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Re: [ub] Draft 2 of Enhanced C/C++ memory and object model

From: Niall Douglas <s_sourceforge_at_[hidden]>
Date: Thu, 28 Mar 2019 10:41:50 +0000
> meant "... AND trivially detachable"; but I recommend just eliminating
> this green text entirely. */All/* objects — even objects of
> non-trivially attachable types — continue to occupy contiguous bytes of
> storage, IIUC.

Thanks for the catch on the or vs and.

For me personally, I think that the time has come for vptr-based "plain"
virtual function dispatch to be anointed as THE implementation. Then we
can expand the category of bit copyable types significantly, to the
great long term benefit of the ecosystem.

Just to be clear, by this I specifically mean the most common case of
there being a single vptr to a single vtable containing all the virtual
function implementations for that type.

I do not mean the situation where there are virtual base classes, which
is usually implemented by adding a second vbptr or second (or third) vptr.

I appreciate that this will not be a popular opinion. However, single
vptr types are C-compatible, and I think it might be possible to
persuade WG14 to have C support the "plain" vptr-based dispatch. We then
can draw a line around that as "C support". This would be in keeping
with closer C and C++ cooperation on Herbceptions, as well.

> Avoid using the phrase "can be" in normative text. Probably what you
> mean is that the implementation is /*required*/ to define "reachable C++
> program" and /*required*/ to permit concurrent access to pages; but
> taken literally, all this text is saying is that the implementation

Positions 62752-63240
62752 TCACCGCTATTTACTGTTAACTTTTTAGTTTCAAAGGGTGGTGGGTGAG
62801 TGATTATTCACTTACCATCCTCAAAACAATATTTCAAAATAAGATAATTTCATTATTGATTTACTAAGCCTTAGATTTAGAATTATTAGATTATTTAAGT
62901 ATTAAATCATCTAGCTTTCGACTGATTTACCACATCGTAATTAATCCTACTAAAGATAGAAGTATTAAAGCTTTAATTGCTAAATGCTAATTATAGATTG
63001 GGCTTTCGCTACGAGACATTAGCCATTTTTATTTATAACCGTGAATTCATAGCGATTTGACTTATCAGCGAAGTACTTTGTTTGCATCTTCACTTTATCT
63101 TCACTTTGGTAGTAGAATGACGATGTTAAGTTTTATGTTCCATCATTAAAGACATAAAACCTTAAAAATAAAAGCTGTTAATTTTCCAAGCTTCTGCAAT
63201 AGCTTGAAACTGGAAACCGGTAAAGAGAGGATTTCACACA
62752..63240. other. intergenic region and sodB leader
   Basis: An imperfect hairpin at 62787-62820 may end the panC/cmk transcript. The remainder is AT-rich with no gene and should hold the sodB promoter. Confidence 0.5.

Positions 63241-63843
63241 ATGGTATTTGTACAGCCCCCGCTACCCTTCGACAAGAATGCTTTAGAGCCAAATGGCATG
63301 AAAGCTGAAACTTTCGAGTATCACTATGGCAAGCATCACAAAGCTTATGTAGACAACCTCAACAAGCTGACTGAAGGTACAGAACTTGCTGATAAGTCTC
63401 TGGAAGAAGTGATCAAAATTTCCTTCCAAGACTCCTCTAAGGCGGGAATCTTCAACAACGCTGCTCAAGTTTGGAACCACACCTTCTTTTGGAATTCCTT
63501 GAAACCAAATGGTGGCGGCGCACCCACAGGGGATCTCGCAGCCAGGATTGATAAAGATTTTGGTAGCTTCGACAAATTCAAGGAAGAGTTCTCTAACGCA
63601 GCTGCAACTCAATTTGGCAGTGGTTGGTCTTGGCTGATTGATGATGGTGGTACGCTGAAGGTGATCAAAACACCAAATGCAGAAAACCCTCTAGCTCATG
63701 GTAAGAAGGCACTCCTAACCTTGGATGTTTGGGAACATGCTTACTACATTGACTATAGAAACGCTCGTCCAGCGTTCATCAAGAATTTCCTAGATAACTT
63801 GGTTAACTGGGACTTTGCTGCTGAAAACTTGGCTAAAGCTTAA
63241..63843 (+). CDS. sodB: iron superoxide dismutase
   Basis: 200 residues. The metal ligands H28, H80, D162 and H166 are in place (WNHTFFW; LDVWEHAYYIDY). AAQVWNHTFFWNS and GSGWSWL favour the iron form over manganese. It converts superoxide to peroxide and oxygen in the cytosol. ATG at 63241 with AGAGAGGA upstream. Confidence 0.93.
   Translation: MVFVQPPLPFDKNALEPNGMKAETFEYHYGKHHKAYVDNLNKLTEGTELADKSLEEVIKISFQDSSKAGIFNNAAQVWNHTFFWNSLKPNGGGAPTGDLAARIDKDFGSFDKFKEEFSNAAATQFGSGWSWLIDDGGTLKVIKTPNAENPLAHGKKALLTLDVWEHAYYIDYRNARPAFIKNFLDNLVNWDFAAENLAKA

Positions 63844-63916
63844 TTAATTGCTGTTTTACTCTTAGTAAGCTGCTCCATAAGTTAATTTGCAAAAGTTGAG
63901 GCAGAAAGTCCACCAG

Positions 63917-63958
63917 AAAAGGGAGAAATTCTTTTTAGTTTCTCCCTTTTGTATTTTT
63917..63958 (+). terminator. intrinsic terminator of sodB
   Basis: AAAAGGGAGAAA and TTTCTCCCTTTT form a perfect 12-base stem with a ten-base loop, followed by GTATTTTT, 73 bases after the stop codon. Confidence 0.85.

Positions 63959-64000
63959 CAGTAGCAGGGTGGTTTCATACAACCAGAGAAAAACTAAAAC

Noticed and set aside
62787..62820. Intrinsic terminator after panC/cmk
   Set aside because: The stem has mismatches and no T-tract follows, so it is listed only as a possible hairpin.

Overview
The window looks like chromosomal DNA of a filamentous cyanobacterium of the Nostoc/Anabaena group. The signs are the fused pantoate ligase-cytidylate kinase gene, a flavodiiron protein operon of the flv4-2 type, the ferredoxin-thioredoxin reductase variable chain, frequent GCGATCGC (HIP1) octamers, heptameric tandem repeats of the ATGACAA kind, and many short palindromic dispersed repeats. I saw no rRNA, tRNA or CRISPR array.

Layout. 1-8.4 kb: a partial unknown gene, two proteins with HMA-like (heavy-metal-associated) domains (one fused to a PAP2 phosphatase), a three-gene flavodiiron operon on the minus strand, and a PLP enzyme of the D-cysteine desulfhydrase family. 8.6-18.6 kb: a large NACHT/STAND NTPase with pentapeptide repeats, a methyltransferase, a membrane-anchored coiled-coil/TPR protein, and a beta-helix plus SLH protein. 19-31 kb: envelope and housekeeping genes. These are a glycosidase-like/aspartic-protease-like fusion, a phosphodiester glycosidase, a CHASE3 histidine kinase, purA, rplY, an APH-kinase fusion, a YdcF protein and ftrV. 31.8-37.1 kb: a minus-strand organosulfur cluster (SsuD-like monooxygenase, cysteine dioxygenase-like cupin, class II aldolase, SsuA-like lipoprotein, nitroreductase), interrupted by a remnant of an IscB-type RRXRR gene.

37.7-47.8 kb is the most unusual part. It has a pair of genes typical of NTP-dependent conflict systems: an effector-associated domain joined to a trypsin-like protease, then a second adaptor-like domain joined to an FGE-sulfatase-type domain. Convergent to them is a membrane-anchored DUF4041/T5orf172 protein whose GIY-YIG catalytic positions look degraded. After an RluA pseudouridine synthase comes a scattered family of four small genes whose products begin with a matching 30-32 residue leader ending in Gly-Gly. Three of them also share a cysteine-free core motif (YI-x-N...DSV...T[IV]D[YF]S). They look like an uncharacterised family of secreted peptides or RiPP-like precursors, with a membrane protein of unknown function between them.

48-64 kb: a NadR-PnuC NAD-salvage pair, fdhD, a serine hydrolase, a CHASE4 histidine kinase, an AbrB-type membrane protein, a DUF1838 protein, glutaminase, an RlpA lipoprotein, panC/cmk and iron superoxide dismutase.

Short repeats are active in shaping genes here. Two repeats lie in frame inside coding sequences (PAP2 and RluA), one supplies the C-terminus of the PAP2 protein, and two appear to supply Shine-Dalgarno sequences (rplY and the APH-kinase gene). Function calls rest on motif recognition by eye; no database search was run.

> /*can*/ do those things (it doesn't have to).

Thanks for the tip.

> An object of type T shall have /trivial/ attachment or detachment if
> [...]
> I think you meant to use the phrasing "An object of type T /*is said
> to*/ have /trivial /attachment if..." Otherwise, you're putting a
> requirement on (somebody) that T have trivial attachment, without ever
> having defined what that means.
> Separately, you seem to be defining "trivial attachment" as the opposite
> of "non-vacuous attachment," is that right? If so, that's unnecessarily
> confusing. The opposite of "non-vacuous" should be "vacuous," and the
> opposite of "trivial" should be "non-trivial."


> Your `auto in_place_attach<T>(span<byte>) -> span<T>` is extremely
> reminiscent of P0593R3
> <http://www.open-std.org/jtc1/sc22/wg21/docs/papers/2019/p0593r3.html#direct-object-creation>'s
> not-yet-proposed-but-likely-to-get-proposed `auto bless<T>(void *p) ->
> T*`. It would be nice to compare and contrast what's going on there, or
> even try to harmonize the two papers.

There are also similarities to std::launder as well.

Both items will get added to the FAQ for Cologne. But it's been a lack
of time issue. I needed to get something ready for the WG14 meeting
deadline this week, and draft 2 already took me a month of mornings
before work. I can only work very slowly, unfortunately.